--Amanda A

Anonymous said...

Thoughtful post PrincessMaxMama.
Love, the dad

PrincessMax said...

I agree with both Anonymous and Amanda: it's probably not productive to legislate against businesses for their foundational belief systems. Additionally, it's clearly election cycle posturing that hasn't got a chance of succeeding. Folks are offering themselves up to be straw-men.

But overall, I'm just seeing a gleeful anti-gay tone, not a civic political assertion. That's what's putting me on edge.

Anonymous said...

I'm the first anonymous poster...

For those who believe in "punishing" Mr. Cathy and the company, you're also punishing the people whom you are trying to support. If you boycott, you could force a Chick-Fil-A to close. In turn, the people working there whom may or may not be gay are now out of a job. You're punishing people that have nothing to do with it. You're taking away tax dollars that help support programs that help people whether they're gay or straight.

I think a good question would be is Mr. Cathy making donations to the anti- gay marriage group out of the Chick-Fil-A bank account or is it coming from his personal account. Since they are a private company, no one probably knows. Also, what's the dollar amount this guy is donating? Millions or thousands? Not that the dollar amount matters but no one has shown how much or which account it is coming from.

Also, how many companies do you know, that you visit on a daily basis support or are against LGBTs and marriage equality? My guess is that no one knows. That's why major corporations don't get involved, they don't want the publicity. Mr. Cathy chose to voice his opinion, that was his choice. Now it's the individual's choice to eat at Chick-Fil-A or not, not to judge anyone who does or doesn't eat at the food chain.

Furthermore, I think it is absurd that people didn't think that Chick-Fil-A was a strong Christian based business. They are CLOSED on SUNDAYS! What fast-food business is closed on Sunday if it's not based on a belief system? Why would they give up that profit if not for their belief?

PrincessMax said...

Thanks for visiting Anonymous. It sounds like you have a lot of thoughts on this issue, many of which don't seem to be germane to what we're discussing here. Perhaps you should write your own blog post and link to it? I'm sure folks would love to engage you there.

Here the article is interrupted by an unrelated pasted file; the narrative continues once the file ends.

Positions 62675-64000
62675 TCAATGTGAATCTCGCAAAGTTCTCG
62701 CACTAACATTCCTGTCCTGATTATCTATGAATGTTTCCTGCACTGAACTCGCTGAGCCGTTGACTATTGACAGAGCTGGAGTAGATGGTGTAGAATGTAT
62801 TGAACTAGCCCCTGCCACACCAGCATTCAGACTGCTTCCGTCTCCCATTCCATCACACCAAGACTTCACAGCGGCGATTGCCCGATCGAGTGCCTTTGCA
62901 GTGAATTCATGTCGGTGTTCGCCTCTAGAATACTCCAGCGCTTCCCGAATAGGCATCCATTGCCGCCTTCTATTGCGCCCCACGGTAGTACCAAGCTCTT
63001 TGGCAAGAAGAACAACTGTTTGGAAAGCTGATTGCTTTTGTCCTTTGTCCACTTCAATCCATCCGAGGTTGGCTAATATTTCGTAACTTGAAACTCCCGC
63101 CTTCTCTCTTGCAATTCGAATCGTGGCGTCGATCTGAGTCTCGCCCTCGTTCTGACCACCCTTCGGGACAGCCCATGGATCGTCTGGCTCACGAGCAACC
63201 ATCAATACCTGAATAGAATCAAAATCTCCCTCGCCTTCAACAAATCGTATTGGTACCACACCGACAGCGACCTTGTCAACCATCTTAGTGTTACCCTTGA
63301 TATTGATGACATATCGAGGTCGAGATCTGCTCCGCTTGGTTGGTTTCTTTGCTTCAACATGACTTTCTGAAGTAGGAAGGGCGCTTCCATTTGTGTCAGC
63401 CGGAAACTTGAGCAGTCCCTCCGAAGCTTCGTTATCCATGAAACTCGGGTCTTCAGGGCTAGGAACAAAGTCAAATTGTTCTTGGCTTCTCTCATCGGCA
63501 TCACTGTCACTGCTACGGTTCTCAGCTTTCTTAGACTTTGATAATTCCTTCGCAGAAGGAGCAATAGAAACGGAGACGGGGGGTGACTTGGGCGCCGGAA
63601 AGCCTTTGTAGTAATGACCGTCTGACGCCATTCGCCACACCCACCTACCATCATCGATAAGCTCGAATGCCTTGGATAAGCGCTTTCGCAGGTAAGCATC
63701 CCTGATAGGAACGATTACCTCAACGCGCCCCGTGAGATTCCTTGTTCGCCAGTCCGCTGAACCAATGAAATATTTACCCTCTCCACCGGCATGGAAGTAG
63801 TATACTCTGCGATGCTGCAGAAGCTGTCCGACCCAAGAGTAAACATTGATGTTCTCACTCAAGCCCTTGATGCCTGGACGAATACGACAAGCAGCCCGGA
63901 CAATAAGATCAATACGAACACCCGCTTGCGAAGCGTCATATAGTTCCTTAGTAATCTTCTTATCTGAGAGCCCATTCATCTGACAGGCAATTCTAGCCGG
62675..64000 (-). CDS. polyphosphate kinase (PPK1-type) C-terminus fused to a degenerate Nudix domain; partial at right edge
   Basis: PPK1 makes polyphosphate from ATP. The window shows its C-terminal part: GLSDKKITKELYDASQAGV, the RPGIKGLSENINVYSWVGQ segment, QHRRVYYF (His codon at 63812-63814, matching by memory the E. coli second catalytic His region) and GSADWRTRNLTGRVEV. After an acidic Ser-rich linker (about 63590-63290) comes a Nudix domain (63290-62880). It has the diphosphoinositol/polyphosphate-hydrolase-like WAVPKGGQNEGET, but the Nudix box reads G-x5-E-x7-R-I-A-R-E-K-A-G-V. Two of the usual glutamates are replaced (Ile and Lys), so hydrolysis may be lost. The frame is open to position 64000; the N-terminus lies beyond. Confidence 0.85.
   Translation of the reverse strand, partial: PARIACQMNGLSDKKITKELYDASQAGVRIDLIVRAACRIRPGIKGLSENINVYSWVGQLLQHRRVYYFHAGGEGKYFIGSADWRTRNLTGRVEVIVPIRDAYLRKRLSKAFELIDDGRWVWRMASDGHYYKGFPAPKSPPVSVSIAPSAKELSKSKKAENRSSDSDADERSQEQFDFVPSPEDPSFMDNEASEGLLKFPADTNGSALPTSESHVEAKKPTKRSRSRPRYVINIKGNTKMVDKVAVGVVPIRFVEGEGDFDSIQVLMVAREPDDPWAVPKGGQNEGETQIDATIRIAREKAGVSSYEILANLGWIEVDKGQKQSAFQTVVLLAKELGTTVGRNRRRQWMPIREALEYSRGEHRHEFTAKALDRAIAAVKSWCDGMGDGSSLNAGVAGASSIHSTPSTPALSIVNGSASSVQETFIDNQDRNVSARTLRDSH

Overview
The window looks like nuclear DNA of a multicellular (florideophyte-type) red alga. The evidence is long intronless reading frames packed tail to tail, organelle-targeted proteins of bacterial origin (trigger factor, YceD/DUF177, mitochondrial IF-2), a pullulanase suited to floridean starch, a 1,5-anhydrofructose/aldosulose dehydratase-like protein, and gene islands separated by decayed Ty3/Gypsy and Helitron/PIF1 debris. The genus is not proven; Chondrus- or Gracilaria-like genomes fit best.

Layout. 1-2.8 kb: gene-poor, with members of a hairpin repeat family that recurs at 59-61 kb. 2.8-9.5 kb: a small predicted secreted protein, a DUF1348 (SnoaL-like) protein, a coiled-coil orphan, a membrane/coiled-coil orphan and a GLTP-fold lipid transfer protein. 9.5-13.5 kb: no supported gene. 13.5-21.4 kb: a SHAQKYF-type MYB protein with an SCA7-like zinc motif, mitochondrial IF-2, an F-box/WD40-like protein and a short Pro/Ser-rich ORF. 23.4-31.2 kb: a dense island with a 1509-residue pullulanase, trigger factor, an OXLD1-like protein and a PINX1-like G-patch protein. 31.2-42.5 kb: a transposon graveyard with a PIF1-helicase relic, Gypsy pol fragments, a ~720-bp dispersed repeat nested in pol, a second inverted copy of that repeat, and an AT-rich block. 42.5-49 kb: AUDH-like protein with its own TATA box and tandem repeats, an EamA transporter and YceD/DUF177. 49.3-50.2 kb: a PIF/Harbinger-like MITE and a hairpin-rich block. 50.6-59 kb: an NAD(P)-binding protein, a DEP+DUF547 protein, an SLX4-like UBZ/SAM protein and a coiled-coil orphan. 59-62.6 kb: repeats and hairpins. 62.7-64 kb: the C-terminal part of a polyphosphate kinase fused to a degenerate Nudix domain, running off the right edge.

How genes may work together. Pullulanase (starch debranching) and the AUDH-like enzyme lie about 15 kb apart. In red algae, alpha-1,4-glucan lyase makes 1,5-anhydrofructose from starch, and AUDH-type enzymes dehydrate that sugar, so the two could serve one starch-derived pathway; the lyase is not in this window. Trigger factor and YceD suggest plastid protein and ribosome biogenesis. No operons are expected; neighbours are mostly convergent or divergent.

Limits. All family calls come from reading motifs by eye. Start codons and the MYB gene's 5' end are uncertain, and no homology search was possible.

Anonymous said...

I've noticed what you meant about the gleeful tone, too. A friend of mine commented on a Huckabee photo about Chicago. He was pointing out Huck's bad grammar; Foolishly, I took the bait because the facts were wrong too (the Chick-fil-A was not in Chicago).

But I took a few moments to read the comments before I commented, and I was pretty stunned with the happiness with which people celebrated their biases.

I suppose we saw it when constitutional laws were passed in several of the states, but it was so stark. I'll stand on my liberal soapbox and say how sad it makes me that we as a society can't see how discriminatory his beliefs are. And it surprises me how some of the people (or the ancestors of those people) espousing these beliefs have been persecuted under similarly discriminatory laws in the past and still feel this way.

Anonymous said...

That was me, Amanda.

Anonymous said...

I'm the first anonymous poster...

I did get a bit off topic, I apologize.

I don't disagree with your view. I think it is terrible that people, whether straight or gay, do not have equal rights.

Unfortunately we do not live in a world/country/society that is totally ready for these changes. While I believe that everyone is entitled to their opinion and choice of belief, I go back to my original statement, that people need to learn to co-exist, to say "I belive they are wrong but I respect their choice" instead of condemning them and retaliating against one another. The way the nation is reacting to thise will cause people to "chose" sides, which will not help anyone.

I foresee that these inequities will change. While there is a strong opposition today, I believe that once the older generations pass on, we will see a lot of change.

Anonymous said...

Sorry for the spelling errors!